Dr. Drizen is proud to introduce the Practice of Orthodontics to Collins Dentistry for Children. Meet Dr. Drizen here.

Your smile is a Window

her beautiful smile pediatric dentist nhYour smile is your greeting to the world. It’s also a window to an important part of your dental health – the alignment of your teeth.

Not everyone is born with beautiful teeth. Crooked teeth or spaces between the teeth may be a source of embarrassment or self consciousness. Improperly aligned teeth and jaws – called a “malocclusion” – also can lead to a host of sometimes painful dental disorders.

The good news is that orthodontic treatment can correct these problems, and help you achieve a healthy, beautiful smile that’s good for life.

A Lifetime of Benefits – Choosing the Optimal Time for Treatment

While orthodontic treatment most often begins between the ages of 9 and 14, some orthodontic problems are easier to correct if they’re treated early. If it appears that treatment will be needed, your orthodontist can advise you as to the ideal time to begin. This gives your orthodontist the best chance to:

  • Guide jaw growth
  • Lower the risk of trauma to protruded front teeth
  • Correct harmful oral habits
  • Improve appearance and self-esteem
  • Guide permanent teeth into a more favorable position
  • Improve the way lips meet

Signs the Bite’s Not Right

It’s not always easy to tell when your child has an orthodontic problem. Even teeth that look straight may be hiding a problem bite. Here are some clues that may indicate the need for orthodontic attention:

  • Thumb-sucking
  • Crowded, misplaced or blocked-out teeth
  • Jaws that are too far forward or back
  • Biting the cheek or biting into the roof of the mouth
  • Protruding teeth
  • Upper and lower teeth that don’t meet, or meet in an abnormal way
  • An unbalanced facial appearance
  • Grinding or clenching of the teeth

About Orthodontists

Orthodontists are dental specialists who diagnose, prevent and treat dental and facial irregularities. They receive additional specialized education beyond dental school to learn the proper way to align and straighten teeth. Only those who successfully complete this formal education may call themselves orthodontists.

Timing is everything – even when it comes to your child’s orthodontic treatment. Early treatment, also called interceptive treatment, means treatment that is performed while some baby teeth are still present in your child’s mouth.

The American Academy of Ortho recommends that your child get a check-up with an orthodontist at the first recognition of an orthodontic problem, but no later than age 7. By then, your child has enough permanent teeth for an orthodontist to evaluate the developing teeth and the jaws and to determine whether an orthodontic problem exists or is developing. Putting off a check-up with an orthodontist until a child has lost all baby teeth could be a disservice. Some orthodontic problems may be easier to correct if they are found early. A check-up no later than age 7 gives your orthodontist the opportunity to recommend the appropriate treatment at the appropriate time. If early treatment is in order, the orthodontist may be able to achieve results that may not be possible once the face and jaws have finished growing. Remember, early assessments can provide a wealth of information and orthodontists are trained to spot subtle problems in young children.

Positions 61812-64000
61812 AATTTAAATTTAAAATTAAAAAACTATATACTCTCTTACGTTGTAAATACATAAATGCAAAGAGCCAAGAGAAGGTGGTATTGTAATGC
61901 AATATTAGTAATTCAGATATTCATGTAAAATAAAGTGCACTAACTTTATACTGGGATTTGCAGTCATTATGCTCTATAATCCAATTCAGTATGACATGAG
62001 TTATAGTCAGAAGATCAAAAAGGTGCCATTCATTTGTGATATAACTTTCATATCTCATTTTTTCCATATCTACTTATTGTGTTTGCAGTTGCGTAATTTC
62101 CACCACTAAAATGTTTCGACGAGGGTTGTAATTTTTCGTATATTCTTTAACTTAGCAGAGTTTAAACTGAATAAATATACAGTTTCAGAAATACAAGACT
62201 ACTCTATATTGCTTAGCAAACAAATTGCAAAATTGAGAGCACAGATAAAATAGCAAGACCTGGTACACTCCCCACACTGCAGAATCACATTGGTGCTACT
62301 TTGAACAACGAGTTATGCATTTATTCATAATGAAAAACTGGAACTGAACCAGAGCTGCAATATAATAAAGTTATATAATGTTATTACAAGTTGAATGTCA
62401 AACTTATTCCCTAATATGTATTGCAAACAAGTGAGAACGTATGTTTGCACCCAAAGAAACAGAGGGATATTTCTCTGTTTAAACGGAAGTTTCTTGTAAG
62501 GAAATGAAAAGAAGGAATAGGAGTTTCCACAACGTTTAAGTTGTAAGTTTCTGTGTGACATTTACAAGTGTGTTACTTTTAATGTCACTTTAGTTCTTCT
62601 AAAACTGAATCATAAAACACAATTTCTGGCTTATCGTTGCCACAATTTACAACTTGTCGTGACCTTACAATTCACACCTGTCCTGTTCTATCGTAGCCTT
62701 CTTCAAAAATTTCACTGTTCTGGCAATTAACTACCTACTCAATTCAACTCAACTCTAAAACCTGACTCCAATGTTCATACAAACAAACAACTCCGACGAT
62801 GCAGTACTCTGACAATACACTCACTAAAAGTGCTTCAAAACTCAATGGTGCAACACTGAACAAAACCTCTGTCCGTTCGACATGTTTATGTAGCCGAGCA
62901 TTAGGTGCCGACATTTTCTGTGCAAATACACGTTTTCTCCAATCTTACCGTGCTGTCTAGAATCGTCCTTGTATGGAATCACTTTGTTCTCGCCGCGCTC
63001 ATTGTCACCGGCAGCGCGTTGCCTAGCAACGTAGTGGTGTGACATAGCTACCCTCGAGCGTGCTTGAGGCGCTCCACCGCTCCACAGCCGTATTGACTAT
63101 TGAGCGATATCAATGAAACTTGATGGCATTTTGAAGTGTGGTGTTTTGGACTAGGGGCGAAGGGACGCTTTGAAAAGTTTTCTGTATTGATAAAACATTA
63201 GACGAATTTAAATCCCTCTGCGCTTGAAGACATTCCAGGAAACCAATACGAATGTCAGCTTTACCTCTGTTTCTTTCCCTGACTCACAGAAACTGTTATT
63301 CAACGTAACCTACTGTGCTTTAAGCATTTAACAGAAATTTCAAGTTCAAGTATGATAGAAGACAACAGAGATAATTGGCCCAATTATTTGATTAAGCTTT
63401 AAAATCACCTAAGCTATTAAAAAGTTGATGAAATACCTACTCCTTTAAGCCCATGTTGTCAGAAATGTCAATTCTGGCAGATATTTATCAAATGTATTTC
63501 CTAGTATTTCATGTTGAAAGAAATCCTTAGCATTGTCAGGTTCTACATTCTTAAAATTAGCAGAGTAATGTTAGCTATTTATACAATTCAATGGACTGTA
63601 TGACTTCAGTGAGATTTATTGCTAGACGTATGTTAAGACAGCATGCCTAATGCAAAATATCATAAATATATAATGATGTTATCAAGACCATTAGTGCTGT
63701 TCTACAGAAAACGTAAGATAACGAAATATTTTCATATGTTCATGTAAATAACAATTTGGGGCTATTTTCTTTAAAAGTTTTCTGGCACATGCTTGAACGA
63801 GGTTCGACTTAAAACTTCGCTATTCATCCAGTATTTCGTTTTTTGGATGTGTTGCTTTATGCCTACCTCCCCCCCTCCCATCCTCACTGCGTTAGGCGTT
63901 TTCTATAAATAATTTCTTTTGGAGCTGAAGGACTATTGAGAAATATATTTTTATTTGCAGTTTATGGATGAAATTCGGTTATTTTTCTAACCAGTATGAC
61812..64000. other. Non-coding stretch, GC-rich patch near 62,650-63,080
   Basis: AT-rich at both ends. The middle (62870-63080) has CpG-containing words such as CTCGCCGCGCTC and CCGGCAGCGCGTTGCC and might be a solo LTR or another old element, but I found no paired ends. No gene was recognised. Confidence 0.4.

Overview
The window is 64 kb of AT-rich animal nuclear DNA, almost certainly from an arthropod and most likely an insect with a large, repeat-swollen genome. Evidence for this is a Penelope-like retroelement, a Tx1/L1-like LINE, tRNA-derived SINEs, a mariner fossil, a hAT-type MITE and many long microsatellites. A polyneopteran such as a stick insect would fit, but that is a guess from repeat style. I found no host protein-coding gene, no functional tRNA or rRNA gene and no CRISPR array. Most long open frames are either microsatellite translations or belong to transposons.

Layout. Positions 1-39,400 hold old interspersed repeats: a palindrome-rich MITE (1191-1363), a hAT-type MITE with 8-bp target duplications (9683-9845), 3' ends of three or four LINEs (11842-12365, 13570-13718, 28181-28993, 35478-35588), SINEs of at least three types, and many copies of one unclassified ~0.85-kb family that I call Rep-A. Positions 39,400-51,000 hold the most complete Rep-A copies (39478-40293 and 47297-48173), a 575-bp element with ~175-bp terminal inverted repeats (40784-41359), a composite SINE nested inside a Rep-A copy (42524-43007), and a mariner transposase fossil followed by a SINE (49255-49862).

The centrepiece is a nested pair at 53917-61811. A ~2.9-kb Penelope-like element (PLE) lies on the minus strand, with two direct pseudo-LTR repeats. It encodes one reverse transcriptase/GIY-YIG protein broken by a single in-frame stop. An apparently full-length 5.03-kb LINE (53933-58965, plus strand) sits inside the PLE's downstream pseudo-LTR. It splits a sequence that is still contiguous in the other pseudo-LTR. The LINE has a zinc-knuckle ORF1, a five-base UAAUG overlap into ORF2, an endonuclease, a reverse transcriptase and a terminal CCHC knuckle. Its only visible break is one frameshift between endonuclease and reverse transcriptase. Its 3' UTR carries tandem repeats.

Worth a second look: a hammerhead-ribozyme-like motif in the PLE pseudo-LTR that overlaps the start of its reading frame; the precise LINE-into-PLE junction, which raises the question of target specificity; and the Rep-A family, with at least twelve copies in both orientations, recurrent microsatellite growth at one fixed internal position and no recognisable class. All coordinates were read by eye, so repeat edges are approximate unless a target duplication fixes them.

There are generally three outcomes of an initial check-up:

• No treatment is expected to be necessary;
• Treatment may be needed in the future, so the child will be followed periodically while the face and jaws continue to grow; or
• There is a problem that lends itself to early treatment.

While there are many orthodontic problems that orthodontists agree are best treated after all permanent teeth have come in, early treatment can be in a patient’s best interests if their problem is one that could become more serious over time if left untreated. The goal of early treatment is to intercept the developing problem, eliminate the cause, guide the growth of facial and jaw bones, and provide adequate space for incoming permanent teeth. A patient may require a second course of treatment after all permanent teeth have come in to move those teeth into their best positions.

The kinds of problems orthodontists may recommend treating while a child still has baby teeth include:

• Underbites – when the lower front teeth are ahead of the upper front teeth;
• Crossbites – when the jaw shifts to one side;
• Very crowded teeth;
• Excessively spaced teeth;
• Extra or missing teeth;
• Teeth that meet abnormally, or don’t meet at all; or
• Thumb, finger, or pacifier sucking that is affecting the teeth or jaw growth.

Most orthodontic problems (malocclusions) are inherited. Examples of these genetic problems are crowding, spacing, protrusion, extra or missing teeth, and some jaw growth problems. Other malocclusions are acquired as a result of thumb or finger sucking, dental disease, accidents, the early or late loss of baby (primary) teeth, or other causes.
Early orthodontic treatment can take many forms. The orthodontist could prescribe a fixed or removable appliance, a device used to move teeth, change the position of the jaw, or hold teeth in place in order to bring about desirable changes. Sometimes no appliances are necessary. Rather, removal of some baby teeth may help the permanent teeth erupt better. The extractions will be timed to take best advantage of a patient’s growth and development.